TheRed Banded Mine Urchin have a brown, sometimes mottled body with stubby, thick red spines radiating out in all directions. The spines are surrounded by basal plates. Never try to pry it out of a hole, as you will break its spines before it lets go. As it ages, its spines may become covered with coralline and other types of algae. During the day it will seek shelter in the rocks; at night it will come out and forage for food, looking particularly for algae lawns and smaller invertebrates like sea squirts or sponges.
It can be destructive to corals if no other food source is available. It requires an aquarium with multiple hiding places and live rock on which it can graze. The rock formations should be sturdy, since the Red Banded Mine Urchin could dislodge rocks as it moves around the tank.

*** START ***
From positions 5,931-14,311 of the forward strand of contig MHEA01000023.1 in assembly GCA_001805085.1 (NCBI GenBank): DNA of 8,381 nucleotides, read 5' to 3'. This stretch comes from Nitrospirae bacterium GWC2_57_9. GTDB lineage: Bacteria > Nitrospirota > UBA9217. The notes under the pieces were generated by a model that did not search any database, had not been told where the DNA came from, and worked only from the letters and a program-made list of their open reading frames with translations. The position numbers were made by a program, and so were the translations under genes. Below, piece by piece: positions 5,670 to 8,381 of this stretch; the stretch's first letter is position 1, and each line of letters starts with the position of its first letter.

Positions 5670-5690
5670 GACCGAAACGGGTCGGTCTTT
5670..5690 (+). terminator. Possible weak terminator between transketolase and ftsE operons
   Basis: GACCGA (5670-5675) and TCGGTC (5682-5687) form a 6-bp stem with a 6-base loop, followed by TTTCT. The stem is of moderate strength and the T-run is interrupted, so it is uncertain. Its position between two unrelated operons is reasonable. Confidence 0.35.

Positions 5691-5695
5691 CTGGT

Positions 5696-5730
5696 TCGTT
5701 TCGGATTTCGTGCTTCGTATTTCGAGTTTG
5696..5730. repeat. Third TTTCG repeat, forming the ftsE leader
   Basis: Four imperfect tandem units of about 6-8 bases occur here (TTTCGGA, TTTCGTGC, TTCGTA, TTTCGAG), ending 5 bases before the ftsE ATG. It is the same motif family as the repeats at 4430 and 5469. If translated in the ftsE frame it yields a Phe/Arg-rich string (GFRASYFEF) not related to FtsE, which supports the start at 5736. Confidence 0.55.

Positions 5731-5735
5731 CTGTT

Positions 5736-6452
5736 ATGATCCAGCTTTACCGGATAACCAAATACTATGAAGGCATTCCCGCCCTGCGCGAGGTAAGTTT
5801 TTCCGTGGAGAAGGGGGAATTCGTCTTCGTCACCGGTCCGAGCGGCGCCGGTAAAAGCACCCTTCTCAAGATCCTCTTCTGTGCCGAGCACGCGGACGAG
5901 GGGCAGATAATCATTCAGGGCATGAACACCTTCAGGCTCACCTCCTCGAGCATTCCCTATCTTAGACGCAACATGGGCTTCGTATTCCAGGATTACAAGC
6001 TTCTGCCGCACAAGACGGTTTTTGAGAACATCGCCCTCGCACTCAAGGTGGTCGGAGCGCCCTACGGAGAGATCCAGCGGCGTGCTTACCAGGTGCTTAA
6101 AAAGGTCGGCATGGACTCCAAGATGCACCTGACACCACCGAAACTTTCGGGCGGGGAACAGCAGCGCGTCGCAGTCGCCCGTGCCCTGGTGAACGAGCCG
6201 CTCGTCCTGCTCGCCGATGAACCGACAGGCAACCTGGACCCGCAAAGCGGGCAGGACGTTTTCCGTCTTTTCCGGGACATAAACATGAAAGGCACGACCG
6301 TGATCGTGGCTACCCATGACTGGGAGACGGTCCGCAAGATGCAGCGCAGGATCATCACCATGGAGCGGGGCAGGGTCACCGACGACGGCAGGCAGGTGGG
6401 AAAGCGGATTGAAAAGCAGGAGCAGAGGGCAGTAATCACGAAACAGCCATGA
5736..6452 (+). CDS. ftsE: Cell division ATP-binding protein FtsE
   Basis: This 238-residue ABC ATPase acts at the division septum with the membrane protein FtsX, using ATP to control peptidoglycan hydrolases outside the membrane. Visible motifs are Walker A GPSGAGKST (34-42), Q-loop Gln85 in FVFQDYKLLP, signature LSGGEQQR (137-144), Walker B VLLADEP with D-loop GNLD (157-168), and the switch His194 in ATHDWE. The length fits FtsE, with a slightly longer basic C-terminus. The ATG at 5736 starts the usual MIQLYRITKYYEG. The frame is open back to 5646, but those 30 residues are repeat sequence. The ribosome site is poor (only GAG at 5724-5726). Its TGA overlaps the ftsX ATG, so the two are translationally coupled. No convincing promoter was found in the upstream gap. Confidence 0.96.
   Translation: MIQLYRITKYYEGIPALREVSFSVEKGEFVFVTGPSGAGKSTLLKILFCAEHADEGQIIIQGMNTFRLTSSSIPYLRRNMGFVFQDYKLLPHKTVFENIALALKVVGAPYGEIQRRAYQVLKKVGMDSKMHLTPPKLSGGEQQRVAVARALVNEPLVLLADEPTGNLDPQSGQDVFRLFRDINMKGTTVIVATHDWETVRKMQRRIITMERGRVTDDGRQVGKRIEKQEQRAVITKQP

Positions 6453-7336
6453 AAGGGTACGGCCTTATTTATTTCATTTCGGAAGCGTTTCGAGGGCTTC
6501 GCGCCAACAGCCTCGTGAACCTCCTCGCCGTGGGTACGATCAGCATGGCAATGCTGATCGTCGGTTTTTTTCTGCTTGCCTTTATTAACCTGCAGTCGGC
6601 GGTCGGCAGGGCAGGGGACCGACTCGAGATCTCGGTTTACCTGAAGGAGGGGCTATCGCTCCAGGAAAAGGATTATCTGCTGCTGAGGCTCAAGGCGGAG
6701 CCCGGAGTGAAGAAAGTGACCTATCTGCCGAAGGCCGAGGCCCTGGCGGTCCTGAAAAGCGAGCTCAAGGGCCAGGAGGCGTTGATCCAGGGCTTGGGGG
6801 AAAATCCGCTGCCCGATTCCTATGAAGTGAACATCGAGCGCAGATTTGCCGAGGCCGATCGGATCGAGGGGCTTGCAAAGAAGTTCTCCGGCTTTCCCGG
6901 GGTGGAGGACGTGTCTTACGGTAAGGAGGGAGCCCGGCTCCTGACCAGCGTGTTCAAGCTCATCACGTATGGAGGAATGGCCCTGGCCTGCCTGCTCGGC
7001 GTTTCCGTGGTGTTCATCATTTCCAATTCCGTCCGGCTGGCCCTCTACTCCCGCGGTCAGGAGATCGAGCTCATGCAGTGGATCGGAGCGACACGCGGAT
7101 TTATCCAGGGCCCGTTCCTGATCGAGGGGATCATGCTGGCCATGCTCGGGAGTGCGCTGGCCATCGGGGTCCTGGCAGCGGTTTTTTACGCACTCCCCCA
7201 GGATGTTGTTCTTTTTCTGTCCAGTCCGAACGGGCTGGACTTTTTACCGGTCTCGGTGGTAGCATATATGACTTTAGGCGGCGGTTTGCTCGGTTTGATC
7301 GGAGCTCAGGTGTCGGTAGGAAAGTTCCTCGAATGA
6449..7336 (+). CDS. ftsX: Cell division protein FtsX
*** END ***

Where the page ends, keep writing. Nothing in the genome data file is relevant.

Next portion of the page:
The Red Banded Mine Urchin is very sensitive to high levels of copper-based medications and will not tolerate high levels of nitrates. If water conditions are poor, it will shed its spines. It is extremely difficult to breed in an aquarium and has no distinguishing characteristics to help differentiate it from its mate.
They should be offered dried seaweed and some meaty foods.